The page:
Students blame pandemic for lack of sex, study finds

‘We found that after one year of the pandemic, people reported fewer partners,’ says researcher

Olivia Petter
Sunday 12 December 2021 21:58
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Students are blaming the pandemic for robbing them of their sex lives, a new study suggests.

According to the National Survey of Sexual Attitudes and Lifestyles Covid study, which has yet to be published, people in their late teens and twenties are complaining that coronavirus has kept them celibate.

Professor Kirstin Mitchell of Glasgow University, who is a lead investigator on the survey, told The Sunday Times: “We found that after one year of the pandemic, people reported fewer partners, fewer new partners and less frequent sex. This was especially the case for young people.”

Mitchell went on to say that typically young people might have started having sex for the first time while at university.

“In any given year, there are a cohort of young people who would have started having sex in that year,” she said.

“When you’re in midlife, one year can look much like the next. But when you’re a young person, each year brings key developmental experiences.

“And so there is that cohort of young people for whom that period of sexual development and gaining new sexual experiences is a lost year, and what effect that will have in the longer term we just don’t know.”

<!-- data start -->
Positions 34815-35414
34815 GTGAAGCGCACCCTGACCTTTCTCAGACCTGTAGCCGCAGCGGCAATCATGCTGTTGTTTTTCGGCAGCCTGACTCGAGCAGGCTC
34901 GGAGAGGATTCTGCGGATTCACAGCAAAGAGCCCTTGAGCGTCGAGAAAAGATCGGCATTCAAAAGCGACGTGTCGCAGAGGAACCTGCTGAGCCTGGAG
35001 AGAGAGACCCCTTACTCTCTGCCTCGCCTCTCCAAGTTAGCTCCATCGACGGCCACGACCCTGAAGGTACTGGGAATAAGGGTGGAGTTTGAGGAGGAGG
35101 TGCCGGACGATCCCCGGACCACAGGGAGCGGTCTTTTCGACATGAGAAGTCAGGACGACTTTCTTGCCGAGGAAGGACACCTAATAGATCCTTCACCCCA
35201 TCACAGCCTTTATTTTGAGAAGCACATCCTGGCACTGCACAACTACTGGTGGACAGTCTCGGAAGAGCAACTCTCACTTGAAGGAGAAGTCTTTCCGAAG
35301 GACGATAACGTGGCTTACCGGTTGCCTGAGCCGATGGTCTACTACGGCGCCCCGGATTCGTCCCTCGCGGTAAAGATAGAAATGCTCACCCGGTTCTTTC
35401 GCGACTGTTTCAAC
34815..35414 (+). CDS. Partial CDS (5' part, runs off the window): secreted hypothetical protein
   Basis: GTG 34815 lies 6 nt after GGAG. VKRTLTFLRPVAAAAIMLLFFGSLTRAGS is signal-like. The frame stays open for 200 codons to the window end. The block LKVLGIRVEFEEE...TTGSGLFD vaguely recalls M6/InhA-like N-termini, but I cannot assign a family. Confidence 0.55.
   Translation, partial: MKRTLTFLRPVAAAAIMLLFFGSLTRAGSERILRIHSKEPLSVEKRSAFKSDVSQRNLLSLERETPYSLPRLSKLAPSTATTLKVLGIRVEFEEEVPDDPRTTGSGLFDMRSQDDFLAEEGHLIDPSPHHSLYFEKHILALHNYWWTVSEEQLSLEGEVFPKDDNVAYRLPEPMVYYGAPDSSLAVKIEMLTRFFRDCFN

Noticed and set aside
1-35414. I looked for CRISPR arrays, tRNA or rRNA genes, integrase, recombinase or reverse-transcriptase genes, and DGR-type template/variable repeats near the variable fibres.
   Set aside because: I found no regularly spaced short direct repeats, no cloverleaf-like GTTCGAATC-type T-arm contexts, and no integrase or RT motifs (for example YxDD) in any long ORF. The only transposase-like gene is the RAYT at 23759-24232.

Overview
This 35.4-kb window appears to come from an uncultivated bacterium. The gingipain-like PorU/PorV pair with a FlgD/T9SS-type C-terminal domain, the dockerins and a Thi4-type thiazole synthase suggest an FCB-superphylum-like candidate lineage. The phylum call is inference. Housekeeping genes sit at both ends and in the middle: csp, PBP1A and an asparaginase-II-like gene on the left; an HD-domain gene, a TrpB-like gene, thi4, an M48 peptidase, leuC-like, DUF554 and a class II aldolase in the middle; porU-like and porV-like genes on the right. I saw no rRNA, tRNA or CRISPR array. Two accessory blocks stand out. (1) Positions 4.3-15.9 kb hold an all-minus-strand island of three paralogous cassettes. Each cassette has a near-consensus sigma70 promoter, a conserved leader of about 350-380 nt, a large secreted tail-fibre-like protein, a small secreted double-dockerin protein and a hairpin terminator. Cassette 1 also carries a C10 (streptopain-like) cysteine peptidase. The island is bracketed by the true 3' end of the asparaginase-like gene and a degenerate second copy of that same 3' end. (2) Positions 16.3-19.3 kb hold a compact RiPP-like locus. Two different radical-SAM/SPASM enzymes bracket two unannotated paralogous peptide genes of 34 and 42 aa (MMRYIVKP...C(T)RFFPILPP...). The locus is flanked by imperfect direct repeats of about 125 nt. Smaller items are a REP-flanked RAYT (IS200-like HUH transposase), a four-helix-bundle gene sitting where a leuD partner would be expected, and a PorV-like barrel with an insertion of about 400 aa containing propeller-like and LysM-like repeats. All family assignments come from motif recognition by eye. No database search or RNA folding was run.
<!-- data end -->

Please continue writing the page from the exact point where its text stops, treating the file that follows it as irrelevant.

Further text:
The study follows several research projects into how the pandemic has impacted people’s sex lives.

In October, one study found that fear of Covid-19 might actually have benefited couples when it came to their sex lives.

Conducted by psychologists at the Lisbon University and The Kinsey Institute in Indiana, the research, published in The Journal of Sex Research, looked at 303 romantically involved adults in a cross-sectional study.

It found various lifestyle changes were associated with positive sexual desire “but only for participants with high (vs. low) fear of Covid-19 infection”.

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